Whispering to Imaginary Friends

This morning after waking up around 5AM and finding myself unable to sleep I tried to utilize that energy to get Ch 22 down–at least in my notes.  I used to do that pretty regularly–I liked the idea of writing before I spoke to anyone or even before the sun was up. My first year in Illinois I would do that and I have to say I didn’t want to return but I find that way of drafting very productive. Of course, my teaching schedule and grading seems to go against that process. But the time is nice and quiet and calm. There is no distraction of the morning news or the morning cable news or any noises from the neighborhood or the neighbors. A nice quite place for me to type and get ideas down. Later in the day I am just too distracted.

If I can get the Romes material down and I know the Cornbread project needs Romes and those passages to send the enertia of the narrative woards the end. I need to get Romes to sprun Manito on or someone on to inform on Bea to Cornbread which causes the main problem in the book. How do I do this. That should be the challenge of early mornings to come. I want to finish this or at least finish the drafting so I can begin new chapters–I’ve got this idea for a whole chapter on the Abuelita’s novelas–Days of Our Lives and Santa Barbara.

I also have this idea for new projects. I have been toying with the idea of drafting a new project in 3rd person focused more on Lolo and more on Lolo’s youth with the Abuelito’s. The Rabbit Story I drafted based on some old stories helped to see that I might be able to do that. I mean I’d love to follow Lolo in this big sort of myth I am drafting about the Abuelito and Lolo’s place in all that.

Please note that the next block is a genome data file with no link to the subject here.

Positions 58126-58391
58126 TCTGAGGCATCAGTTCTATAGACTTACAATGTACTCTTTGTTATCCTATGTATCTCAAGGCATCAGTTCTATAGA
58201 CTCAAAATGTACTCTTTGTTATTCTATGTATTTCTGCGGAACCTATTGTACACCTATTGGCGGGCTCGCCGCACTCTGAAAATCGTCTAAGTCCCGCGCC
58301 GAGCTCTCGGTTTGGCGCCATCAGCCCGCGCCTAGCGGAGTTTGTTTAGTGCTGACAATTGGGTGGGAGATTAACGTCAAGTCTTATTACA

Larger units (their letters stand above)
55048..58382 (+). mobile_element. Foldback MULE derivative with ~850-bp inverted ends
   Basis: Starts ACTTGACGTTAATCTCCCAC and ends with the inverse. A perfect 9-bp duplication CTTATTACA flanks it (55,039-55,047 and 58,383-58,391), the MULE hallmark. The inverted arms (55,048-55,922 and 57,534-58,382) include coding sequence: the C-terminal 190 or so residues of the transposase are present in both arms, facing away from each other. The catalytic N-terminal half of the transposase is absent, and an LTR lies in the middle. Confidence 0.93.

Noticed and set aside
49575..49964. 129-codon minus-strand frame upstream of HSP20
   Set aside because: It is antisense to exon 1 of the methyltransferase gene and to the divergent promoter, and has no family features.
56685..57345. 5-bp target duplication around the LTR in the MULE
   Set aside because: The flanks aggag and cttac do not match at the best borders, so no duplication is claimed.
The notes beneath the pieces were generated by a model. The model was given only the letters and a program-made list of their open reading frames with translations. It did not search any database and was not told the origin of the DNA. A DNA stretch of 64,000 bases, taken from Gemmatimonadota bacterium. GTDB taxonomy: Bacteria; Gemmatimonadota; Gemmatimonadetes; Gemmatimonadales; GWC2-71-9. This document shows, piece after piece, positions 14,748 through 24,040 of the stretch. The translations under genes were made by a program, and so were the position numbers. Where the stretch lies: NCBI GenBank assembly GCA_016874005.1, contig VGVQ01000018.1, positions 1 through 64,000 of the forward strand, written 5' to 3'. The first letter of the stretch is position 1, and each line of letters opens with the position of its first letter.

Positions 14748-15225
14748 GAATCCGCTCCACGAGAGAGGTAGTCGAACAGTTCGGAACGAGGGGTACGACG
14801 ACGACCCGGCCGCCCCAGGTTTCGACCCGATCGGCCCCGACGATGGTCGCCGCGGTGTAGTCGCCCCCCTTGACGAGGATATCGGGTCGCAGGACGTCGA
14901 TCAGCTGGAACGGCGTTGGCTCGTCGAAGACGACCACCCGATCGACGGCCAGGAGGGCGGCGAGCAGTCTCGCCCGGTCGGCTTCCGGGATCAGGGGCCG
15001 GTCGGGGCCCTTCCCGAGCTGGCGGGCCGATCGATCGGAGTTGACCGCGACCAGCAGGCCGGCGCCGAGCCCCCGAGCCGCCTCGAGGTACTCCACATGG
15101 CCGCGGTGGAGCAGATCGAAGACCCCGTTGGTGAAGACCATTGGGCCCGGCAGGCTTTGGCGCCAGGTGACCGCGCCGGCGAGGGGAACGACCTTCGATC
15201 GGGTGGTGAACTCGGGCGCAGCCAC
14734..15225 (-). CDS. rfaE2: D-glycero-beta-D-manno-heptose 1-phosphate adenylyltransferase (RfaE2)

A while back a friend told me that writers spend most of their time whispering to imaginary friends and I am more and more beginning to believe that.

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john paul jaramillo

John Paul Jaramillo’s debut story collection The House of Order was named a 2013 Int’l Latino Book Award Finalist, and his most recent work Little Mocos is now available from Twelve Winters Press. In 2013 Latino Boom: An Anthology of U.S. Latino Literature listed Jaramillo as one of its Top 10 New Latino Authors to Watch and Read. He is currently a professor of composition and literature at Lincoln Land College-Springfield, Illinois.

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